I’ve finally joined the International Feltmakers Association (IFA). I’ve been meaning to do it for a while – just never got round to it.
One of the main advantages for me is that public and product liability is included in the membership fee, which is handy. 🙂
Another is the chance to meet other local felters (the IFA is organised by region) and to attend workshops with well-known tutors without having to travel to the Netherlands or Belgium (though I will probably still pop over there occasionally).
And so I found myself last weekend in a lovely room in north London with Dagmar Binder and 10 other enthusiastic feltmakers. I’ve long admired Dagmar’s work, especially her surface structure and subtle painterly colour blends. Dagmar had brought along plenty of samples to inspire us.
We started the first day by making a sample, experimenting with different fibre layouts and combinations with needle felt to produce different results. This was very illuminating and will be a useful reminder for future experiments.
The workshop was for two days but the sample took quite a long time – I took mine home to finish in the evening on the first day. So our time for making a bigger project was a bit limited.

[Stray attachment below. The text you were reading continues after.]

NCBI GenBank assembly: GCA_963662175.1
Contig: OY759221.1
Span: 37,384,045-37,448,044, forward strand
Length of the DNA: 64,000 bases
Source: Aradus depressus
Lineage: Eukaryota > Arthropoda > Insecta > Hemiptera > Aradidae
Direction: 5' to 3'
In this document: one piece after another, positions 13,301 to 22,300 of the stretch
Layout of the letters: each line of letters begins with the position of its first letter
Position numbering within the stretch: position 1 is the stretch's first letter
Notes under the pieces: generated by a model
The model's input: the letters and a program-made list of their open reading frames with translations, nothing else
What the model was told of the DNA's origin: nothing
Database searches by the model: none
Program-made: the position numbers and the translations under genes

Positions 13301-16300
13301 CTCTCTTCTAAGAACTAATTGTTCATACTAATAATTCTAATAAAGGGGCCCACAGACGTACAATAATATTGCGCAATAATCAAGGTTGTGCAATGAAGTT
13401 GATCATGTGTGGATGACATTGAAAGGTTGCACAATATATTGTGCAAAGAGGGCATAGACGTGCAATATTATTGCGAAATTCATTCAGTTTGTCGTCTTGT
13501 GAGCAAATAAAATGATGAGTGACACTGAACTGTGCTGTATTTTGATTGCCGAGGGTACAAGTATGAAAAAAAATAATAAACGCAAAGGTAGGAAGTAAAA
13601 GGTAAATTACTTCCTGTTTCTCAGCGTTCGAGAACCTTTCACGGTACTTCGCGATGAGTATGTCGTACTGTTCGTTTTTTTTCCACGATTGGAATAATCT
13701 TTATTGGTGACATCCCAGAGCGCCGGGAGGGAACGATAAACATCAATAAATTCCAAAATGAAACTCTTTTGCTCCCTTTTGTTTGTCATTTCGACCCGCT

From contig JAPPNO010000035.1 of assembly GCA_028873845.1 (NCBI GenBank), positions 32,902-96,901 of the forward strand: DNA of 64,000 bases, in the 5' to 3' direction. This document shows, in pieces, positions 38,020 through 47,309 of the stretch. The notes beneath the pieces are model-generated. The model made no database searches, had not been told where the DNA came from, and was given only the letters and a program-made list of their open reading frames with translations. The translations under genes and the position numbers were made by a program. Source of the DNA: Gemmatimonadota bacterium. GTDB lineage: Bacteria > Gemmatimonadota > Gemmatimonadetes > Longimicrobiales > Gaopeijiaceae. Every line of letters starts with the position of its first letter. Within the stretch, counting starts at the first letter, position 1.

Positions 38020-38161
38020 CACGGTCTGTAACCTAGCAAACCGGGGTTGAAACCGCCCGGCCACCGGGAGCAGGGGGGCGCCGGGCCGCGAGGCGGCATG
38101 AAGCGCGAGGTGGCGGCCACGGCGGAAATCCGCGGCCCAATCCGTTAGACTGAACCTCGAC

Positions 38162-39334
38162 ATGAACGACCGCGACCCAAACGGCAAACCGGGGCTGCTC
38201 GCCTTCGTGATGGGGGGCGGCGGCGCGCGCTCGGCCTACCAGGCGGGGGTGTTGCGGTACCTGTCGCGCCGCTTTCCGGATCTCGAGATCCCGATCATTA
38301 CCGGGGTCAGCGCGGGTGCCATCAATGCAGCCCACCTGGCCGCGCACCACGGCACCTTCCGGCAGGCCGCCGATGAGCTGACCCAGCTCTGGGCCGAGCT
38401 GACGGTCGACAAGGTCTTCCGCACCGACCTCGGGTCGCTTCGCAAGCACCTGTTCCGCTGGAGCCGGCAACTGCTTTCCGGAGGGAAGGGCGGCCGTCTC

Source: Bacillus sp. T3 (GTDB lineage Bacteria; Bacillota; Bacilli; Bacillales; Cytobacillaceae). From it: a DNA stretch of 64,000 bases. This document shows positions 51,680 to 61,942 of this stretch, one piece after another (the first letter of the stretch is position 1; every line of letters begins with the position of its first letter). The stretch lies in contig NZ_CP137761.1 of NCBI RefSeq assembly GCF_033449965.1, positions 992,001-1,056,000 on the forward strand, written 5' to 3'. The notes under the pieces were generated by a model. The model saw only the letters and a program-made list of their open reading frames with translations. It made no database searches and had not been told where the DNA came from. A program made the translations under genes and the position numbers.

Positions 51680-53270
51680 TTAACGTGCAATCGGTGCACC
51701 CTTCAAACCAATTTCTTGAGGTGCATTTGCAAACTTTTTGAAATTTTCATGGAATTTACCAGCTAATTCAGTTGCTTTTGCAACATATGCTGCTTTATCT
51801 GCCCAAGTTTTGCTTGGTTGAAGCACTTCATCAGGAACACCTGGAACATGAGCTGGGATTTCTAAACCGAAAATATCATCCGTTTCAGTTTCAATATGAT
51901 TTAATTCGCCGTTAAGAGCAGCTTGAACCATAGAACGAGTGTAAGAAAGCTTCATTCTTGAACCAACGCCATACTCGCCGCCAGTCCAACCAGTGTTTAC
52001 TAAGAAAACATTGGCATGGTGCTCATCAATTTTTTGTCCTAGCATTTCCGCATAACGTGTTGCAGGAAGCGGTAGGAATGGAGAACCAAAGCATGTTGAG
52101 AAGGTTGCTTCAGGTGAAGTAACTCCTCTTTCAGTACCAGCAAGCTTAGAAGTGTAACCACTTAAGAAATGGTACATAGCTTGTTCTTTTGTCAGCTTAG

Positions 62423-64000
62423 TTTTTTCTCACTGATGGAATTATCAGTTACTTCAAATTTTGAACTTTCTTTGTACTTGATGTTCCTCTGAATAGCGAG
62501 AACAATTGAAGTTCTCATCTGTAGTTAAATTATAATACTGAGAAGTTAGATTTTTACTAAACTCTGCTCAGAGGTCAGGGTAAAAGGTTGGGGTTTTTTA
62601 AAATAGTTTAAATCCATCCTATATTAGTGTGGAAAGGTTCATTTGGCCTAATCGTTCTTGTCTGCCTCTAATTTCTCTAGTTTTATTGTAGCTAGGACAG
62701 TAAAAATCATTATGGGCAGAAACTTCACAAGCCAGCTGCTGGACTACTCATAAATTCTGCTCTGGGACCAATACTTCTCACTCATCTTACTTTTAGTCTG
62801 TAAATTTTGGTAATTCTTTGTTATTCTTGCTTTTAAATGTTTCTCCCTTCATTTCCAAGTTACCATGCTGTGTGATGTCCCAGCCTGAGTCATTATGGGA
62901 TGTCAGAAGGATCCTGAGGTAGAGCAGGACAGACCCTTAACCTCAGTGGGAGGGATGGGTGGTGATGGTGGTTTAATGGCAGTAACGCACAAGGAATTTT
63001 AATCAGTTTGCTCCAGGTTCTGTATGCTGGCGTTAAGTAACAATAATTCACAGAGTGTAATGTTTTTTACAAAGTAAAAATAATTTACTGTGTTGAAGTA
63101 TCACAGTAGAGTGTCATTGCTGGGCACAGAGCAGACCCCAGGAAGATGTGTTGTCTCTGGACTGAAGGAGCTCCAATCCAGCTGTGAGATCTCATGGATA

But as you know I am never short of ambition 🙂 so decided to try a multi-pocketed circular layout inspired by a dahlia. Here are a couple of shots of the work in progress.
I did scale my ambition back during the day – the original plan was to have some central spikes – as I needed to get it to the stage where it was felted sufficiently to be able to take it home to finish without it falling apart.
This is the final piece after finishing at home.
I’m pleased with the result but as ever see room for improvement. If I did it again, in less of a hurry, I would lay out the petals more evenly. And I’m not happy with the central section, which is too large.
Also because I tried to avoid having too many layers of fibre in the centre I truncated the resists for the lower pockets. However, I think that extending all the resists to the centre would make the centre less flat and would give the piece more volume overall.
It reminded me of an earlier dahlia-inspired experiment (on a much smaller scale), based on the same principles but slightly different technique – here are the two samples together.
This was a very useful workshop. I learned a lot about stabilising felt, combining needlefelt and fibre, and different layouts of fibre to produce different effects.
Dagmar is a patient tutor who encourages students work out answers for themselves by close observation of what happens throughout the felting process.
Thanks to Cathy and Sue and other members of the IFA for organising the workshop.